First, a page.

At one of the last tributes to Frank Lloyd Wright in Italy, he was asked about the country’s modern architecture and he replied: “But does modern architecture exist in Italy?” Fulvio Irace gave a satisfactory retort in 1996 with the first edition of Milano moderna, which covered the period from the dopoguerra to the 1960s. Twenty-five years later, Irace updates his response with a compendium of critical essays and photographs that rethinks modernity in terms of what is one of the European cities best suited for such an endeavor. The publication also comes in a certain context in which the works of Milanese masters like Mario Asnago and Claudio Vender are upheld as exemplary engagements with architectural form.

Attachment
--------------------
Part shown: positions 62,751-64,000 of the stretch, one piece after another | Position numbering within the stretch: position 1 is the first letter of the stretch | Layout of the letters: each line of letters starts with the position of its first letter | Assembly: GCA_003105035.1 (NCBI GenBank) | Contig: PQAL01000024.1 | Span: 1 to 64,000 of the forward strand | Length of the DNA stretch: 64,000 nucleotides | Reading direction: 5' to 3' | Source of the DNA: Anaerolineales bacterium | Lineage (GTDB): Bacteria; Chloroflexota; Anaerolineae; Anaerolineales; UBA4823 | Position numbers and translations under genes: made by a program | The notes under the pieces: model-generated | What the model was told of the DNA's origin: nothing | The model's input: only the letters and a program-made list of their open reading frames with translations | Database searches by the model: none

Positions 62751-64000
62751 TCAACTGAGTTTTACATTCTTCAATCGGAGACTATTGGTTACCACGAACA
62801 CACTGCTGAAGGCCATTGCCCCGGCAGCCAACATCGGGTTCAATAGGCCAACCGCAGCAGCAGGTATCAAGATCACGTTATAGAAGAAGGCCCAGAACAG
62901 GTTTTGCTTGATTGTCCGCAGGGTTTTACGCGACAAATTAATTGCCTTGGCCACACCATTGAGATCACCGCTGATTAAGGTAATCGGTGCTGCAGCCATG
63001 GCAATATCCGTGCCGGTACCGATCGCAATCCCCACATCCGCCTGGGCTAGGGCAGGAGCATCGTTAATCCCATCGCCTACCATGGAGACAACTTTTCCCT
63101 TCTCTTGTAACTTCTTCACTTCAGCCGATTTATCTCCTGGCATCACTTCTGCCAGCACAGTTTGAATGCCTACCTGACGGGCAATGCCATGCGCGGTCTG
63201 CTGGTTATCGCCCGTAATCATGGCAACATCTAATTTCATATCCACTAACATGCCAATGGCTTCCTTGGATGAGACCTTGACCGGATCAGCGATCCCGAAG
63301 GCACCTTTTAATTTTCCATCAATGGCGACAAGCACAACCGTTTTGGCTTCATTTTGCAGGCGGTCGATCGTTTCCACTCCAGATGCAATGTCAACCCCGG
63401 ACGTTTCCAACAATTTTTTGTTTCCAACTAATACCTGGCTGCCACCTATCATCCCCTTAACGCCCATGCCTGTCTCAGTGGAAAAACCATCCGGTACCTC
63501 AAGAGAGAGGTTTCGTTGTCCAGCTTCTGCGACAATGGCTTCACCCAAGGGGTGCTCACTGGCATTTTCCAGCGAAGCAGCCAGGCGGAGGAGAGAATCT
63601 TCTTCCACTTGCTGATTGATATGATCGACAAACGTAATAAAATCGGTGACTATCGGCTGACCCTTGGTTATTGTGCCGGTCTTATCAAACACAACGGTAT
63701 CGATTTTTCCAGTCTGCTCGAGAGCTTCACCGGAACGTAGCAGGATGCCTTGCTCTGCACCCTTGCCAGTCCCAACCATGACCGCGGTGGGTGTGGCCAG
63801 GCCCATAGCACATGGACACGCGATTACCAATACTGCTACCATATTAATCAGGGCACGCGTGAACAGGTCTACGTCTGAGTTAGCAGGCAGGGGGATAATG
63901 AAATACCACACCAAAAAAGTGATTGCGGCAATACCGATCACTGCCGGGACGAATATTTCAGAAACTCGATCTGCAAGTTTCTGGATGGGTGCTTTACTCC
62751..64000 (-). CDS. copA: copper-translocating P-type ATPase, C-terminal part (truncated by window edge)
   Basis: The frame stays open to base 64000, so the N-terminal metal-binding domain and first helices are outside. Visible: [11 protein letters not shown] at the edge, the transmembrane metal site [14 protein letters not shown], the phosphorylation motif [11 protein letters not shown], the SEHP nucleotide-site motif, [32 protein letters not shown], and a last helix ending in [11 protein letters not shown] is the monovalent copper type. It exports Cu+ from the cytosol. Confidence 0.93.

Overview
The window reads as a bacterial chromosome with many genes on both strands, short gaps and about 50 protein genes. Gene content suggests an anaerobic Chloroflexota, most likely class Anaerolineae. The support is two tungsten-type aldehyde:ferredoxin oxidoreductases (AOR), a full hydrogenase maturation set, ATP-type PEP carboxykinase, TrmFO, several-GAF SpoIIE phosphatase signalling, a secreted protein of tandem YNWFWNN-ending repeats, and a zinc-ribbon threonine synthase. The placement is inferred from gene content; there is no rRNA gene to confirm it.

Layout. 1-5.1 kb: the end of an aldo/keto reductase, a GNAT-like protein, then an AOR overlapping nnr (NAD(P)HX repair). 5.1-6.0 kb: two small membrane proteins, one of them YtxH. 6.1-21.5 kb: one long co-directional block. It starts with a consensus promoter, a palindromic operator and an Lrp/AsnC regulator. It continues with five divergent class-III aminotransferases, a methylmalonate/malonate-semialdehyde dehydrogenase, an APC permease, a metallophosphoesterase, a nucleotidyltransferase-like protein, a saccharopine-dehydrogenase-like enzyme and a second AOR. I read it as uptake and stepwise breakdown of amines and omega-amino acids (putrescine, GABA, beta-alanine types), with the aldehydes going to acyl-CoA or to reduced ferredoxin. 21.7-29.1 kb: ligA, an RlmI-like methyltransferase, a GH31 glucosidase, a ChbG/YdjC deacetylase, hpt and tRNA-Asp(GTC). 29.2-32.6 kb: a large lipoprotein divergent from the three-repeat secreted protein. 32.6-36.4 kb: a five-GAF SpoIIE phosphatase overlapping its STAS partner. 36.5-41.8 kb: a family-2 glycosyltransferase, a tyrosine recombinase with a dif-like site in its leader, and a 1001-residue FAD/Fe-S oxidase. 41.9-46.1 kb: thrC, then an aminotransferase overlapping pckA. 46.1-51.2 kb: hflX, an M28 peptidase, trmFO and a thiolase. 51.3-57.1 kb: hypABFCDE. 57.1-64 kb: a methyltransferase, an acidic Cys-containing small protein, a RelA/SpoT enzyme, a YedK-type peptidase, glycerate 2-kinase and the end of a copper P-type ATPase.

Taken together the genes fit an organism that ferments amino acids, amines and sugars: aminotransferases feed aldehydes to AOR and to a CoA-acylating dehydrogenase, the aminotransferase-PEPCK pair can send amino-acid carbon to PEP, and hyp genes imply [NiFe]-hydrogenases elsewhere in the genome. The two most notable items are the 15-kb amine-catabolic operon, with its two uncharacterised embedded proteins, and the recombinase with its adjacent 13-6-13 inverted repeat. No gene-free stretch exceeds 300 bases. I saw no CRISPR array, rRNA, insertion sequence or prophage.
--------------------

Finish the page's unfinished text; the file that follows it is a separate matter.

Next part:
The book is attractive visually but its real forte remains the solid weaving of a coherent, relevant, and current discourse on the union of the two words of the title. Irace presents it through seven sections: the work of Luigi Moretti, the Milanese condominium, the craft of Asnago and Vender, the ineffable Gallaratese, the final phase of the oeuvre of Gio Ponti, works of public art on facades and in interiors, and outstanding operations of recent times. The critical revision of ideas, events, and protagonists is illustrated with photos by Gabriele Basilico and Paolo Rosselli which appeared in the first edition, plus new shots by Marco Introini, Filippo Romano, and Giovanna Silva, in a carefully produced work that addresses the ‘mutable’ modernity suggested by the author.